The snowdrop anemone transforms light wooded edges and sunny beds into a sea of flowers. Here are tips for planting and caring for the spring bloomer.
Profile of snowdrop anemone:
Scientific name: Anemone sylvestris
Plant family: buttercup family (Ranunculaceae)
Other names: snowdrop windflower
Sowing time: autumn
Planting time: spring
Flowering period: April to June
Location: sunny to partially shaded
Soil quality: sandy to loamy, calcipholous, nutrient rich, humus rich
These information are for temperate climate!
Use in: group planting, underplanting, overgrowing, natural garden, forest garden
Winter hardiness: hardy, USDA Plant Hardiness Zones: 4 (-31 °C / -25 °F)
Toxicity: slightly poisonous
Bee and insect friendly: Yes
Plant characteristics and classification of snowdrop anemone
Plant order, origin and occurrence of snowdrop anemone
The snowdrop anemone (Anemone sylvestris) belongs to the buttercup family (Ranunculaceae) and is native to Central and Eastern Europe as far as the Caucasus. It feels particularly at home in sunny scrub- and pine forests, but it can also be found on roadsides, embankments and in herbaceous meadow steppes. The entire plant is poisonous.
Characteristics of snowdrop anemone
Anemone sylvestris reaches a height of 30 to 50 centimeters (12 to 20 in). It has a hairy stem and woody roots that spread by runners. The rhizome is very dark, almost black. The snowdrop anemone grows very densely under optimal conditions and forms polster.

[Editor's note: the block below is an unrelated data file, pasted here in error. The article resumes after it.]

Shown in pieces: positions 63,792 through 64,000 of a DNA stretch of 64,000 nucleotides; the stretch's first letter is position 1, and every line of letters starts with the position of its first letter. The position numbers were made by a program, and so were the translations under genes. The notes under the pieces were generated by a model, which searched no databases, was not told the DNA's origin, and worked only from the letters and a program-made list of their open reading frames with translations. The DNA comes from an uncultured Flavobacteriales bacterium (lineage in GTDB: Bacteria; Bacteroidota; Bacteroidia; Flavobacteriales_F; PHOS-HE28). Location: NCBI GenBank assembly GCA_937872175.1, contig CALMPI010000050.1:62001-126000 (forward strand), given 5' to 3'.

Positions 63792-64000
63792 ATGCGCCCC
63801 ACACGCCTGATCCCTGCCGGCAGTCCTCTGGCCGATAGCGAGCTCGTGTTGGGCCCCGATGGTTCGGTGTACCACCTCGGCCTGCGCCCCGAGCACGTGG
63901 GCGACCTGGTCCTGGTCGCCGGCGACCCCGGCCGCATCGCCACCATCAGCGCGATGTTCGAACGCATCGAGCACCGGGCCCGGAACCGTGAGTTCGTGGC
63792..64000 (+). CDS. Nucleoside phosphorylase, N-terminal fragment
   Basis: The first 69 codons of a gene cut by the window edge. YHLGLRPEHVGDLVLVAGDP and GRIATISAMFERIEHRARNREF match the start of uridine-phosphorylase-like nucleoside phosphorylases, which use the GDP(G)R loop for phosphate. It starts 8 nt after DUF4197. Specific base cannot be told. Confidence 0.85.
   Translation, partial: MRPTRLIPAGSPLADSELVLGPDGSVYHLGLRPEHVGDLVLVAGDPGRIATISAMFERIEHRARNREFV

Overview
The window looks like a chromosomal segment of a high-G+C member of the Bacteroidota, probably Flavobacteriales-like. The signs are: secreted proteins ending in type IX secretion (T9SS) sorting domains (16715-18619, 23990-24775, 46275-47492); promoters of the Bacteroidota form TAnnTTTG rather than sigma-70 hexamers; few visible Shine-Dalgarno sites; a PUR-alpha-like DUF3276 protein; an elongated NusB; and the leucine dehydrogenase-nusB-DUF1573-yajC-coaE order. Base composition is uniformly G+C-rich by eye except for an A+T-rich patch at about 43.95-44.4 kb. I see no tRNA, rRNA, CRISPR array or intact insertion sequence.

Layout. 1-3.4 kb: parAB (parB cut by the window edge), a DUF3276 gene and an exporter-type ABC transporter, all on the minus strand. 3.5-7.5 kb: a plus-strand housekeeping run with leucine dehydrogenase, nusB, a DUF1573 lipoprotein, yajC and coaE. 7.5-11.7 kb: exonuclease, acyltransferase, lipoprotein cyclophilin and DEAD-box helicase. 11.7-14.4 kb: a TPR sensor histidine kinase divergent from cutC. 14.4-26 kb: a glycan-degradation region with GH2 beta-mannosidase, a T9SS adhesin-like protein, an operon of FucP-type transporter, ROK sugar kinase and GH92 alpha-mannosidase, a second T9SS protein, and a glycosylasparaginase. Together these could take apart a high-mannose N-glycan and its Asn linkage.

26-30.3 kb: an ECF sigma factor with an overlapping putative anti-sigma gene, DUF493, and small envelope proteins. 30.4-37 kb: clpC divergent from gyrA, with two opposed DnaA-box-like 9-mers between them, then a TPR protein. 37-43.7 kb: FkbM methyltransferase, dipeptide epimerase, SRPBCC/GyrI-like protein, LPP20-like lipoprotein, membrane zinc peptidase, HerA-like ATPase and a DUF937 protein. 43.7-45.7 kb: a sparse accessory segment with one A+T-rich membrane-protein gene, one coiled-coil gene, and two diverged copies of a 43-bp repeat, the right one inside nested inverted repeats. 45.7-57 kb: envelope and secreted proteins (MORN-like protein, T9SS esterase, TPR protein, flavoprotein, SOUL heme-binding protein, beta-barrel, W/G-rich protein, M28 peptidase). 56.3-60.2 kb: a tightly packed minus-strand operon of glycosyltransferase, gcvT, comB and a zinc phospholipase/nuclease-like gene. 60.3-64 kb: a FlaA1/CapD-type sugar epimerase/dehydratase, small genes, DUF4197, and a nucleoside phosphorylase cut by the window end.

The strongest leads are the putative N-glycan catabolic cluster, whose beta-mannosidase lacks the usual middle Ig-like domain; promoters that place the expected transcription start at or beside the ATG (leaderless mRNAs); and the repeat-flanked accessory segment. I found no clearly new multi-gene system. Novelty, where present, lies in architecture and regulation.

The sessile leaves of the snowdrop windflower, as the plant is also called, are five-part, unevenly sawn and heavily lobed. They are dark green in color and have shaggy hairs.
The five- or six-petalled flowers appear from April to June and are creamy white with yellow stamens. The single flower is cup-shaped and can reach a diameter of up to 7 centimeters (2.8 in). Usually there is only one flower on one of the slender stems, rarely two. The snowdrop anemone gives off a pleasant scent.
Snowdrop anemone forms woolly pods after flowering.
Snowdrop anemone – cultivation and care
The warmth-loving snowdrop anemone prefers sunny to partially shaded locations. It feels particularly at home in the light shade of deciduous trees.
The soil for the snowdrop anemone should be well-drained and fresh. Ideally, the substrate is loose, deep and rich in lime, humus and nutrients.
Planting snowdrop anemone
A maximum of 15 plants are required per square meter (10 sq ft) and the planting distance should be around 25 centimeters (10 in). The snowdrop anemone is best planted in small groups, as it comes into its own in a group.
It is important to water moderately but regularly. If the plant is in partial shade, watering should be less, but should not be neglected if the drought persists.
The fertilization of the snowdrop anemone concentrates on the flowering period. It is advisable to use horn shavings or another organic slow release fertilizer. If you want to plant in the ground in spring, you can start preparing the soil as early as autumn.